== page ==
Dickens’ tale, while it didn’t invent the modern Christmas, went a long way towards establishing it as a major holiday. A Christmas Carol is not particularly religious, and is mostly a secular take on the holiday. Many of my favorite moments in the story look more like a Saturnalia celebration than the Christmas typically celebrated in Dickens’ day. When you get past the ghosts (one who looks very much like the Roman Bacchus), you have a tale full of gift giving, feasting, family, and drinking. The scene where Scrooge sticks his head out of the window and has a boy run to the butcher shop for him is especially telling. Didn’t it ever strike you as odd that the butcher shop would be open on Christmas? That’s because no one was celebrating it at the time, and if they were, it wasn’t the festival it is today.

Due to Dickens, Albert, and Moore the tradition of a Midwinter holiday was re-established in the 19th Century, but capitalism would play a major role in shaping the holiday. As Christmas grew in popularity, manufacturers began to stress the “gift giving” part of the holiday. The Industrial Revolution provided the Western World with all kinds of goodies that needed to be sold, and Christmas became a prime opportunity to do so. Retailers and advertisers spread the word of Dickens’ Christmas and used Moore’s Santa Claus to sell more toys. The role of capitalism cannot be overstated, Christmas rolled into every nook and cranny of our lives because people wanted to sell things, and then people wanted to get things, and the holiday took off.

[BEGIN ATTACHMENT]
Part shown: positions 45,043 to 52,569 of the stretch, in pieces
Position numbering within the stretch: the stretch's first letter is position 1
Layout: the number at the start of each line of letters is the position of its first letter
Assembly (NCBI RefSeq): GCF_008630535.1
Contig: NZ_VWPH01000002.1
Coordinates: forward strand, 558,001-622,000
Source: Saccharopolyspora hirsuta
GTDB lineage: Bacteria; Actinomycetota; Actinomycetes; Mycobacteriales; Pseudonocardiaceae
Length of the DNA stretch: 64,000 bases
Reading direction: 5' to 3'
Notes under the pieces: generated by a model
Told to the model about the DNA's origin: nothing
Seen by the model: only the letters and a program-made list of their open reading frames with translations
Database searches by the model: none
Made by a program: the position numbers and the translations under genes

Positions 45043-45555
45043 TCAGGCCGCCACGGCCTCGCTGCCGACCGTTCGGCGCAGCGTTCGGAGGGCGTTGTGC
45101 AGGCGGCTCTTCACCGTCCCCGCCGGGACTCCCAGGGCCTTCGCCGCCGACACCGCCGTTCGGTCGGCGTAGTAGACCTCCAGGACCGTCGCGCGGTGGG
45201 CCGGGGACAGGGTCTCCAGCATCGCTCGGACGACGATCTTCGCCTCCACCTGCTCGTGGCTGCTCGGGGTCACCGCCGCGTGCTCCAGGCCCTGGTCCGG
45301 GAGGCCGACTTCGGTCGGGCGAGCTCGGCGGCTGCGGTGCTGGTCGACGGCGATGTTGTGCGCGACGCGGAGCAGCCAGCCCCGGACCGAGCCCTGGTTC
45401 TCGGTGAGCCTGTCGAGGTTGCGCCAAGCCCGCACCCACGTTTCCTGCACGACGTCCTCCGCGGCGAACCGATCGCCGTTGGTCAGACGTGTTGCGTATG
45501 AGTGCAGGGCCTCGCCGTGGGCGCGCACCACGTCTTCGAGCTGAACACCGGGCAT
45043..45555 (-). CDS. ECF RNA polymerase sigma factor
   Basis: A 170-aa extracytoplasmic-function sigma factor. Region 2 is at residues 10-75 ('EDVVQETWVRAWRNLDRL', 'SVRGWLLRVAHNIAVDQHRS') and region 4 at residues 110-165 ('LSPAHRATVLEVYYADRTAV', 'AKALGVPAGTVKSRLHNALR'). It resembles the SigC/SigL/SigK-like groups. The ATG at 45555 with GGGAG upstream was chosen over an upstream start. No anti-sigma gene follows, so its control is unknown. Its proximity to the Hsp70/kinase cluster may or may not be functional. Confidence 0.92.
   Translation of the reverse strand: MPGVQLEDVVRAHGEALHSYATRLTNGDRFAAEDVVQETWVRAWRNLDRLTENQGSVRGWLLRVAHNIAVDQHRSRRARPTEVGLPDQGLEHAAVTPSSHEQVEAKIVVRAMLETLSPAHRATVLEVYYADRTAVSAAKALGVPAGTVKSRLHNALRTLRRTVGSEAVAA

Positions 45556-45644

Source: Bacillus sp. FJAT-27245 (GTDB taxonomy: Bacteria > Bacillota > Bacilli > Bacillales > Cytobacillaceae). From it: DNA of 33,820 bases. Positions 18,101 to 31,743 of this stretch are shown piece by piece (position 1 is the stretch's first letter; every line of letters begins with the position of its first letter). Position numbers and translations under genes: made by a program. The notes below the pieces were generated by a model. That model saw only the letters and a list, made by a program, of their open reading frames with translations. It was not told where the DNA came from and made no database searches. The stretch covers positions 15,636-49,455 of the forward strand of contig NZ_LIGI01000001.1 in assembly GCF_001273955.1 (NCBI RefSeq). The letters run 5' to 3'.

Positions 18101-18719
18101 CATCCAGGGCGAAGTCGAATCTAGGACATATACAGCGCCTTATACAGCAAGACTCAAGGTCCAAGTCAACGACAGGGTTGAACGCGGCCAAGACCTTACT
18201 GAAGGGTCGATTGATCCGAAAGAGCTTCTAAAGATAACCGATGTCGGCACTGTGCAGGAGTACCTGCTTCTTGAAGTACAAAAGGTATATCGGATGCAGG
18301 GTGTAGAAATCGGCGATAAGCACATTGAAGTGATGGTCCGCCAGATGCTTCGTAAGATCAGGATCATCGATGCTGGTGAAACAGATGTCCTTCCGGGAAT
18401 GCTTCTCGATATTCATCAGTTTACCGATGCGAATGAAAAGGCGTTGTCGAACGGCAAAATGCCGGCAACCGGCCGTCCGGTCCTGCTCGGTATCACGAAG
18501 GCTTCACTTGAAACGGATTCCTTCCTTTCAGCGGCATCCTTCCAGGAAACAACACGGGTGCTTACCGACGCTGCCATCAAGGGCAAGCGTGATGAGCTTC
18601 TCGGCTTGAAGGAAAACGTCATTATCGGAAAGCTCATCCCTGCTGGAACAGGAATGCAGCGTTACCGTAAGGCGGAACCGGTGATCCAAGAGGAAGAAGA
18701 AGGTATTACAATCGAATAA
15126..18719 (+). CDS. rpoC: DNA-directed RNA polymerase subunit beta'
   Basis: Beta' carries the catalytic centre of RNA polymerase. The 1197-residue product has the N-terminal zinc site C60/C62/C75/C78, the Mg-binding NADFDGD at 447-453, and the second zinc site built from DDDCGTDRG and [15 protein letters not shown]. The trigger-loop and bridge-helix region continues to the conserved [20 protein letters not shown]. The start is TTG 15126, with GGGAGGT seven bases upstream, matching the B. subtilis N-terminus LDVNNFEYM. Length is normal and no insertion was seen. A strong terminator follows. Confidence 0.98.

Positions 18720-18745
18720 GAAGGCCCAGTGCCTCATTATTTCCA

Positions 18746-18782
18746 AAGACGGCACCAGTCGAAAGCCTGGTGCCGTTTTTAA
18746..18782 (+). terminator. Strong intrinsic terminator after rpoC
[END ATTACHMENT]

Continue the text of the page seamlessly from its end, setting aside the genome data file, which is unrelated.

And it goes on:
Despite the holiday’s initial newness in the United States we have a tendency to romanticize a Christmas past that never was. Christmas can certainly be about faith and family, those are good things, and I’m glad there’s some emphasis on that in the holiday, but it’s never been exclusively about that, and wasn’t designed for it. Christmas is a secular holiday through and through (though dressed in mostly pagan outerwear), and it’s key building blocks almost never reference Jesus or a manger.